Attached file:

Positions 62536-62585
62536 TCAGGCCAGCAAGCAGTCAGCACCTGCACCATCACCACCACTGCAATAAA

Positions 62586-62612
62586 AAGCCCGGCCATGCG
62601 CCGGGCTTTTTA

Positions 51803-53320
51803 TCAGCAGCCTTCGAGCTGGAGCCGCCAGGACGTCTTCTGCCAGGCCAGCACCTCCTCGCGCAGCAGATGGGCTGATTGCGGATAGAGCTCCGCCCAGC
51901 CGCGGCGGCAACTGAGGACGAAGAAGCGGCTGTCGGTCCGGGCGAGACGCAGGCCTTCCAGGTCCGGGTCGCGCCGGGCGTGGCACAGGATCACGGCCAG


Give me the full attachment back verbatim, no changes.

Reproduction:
Positions 62536-62585
62536 TCAGGCCAGCAAGCAGTCAGCACCTGCACCATCACCACCACTGCAATAAA

Positions 62586-62612
62586 AAGCCCGGCCATGCG
62601 CCGGGCTTTTTA

Positions 51803-53320
51803 TCAGCAGCCTTCGAGCTGGAGCCGCCAGGACGTCTTCTGCCAGGCCAGCACCTCCTCGCGCAGCAGATGGGCTGATTGCGGATAGAGCTCCGCCCAGC
51901 CGCGGCGGCAACTGAGGACGAAGAAGCGGCTGTCGGTCCGGGCGAGACGCAGGCCTTCCAGGTCCGGGTCGCGCCGGGCGTGGCACAGGATCACGGCCAG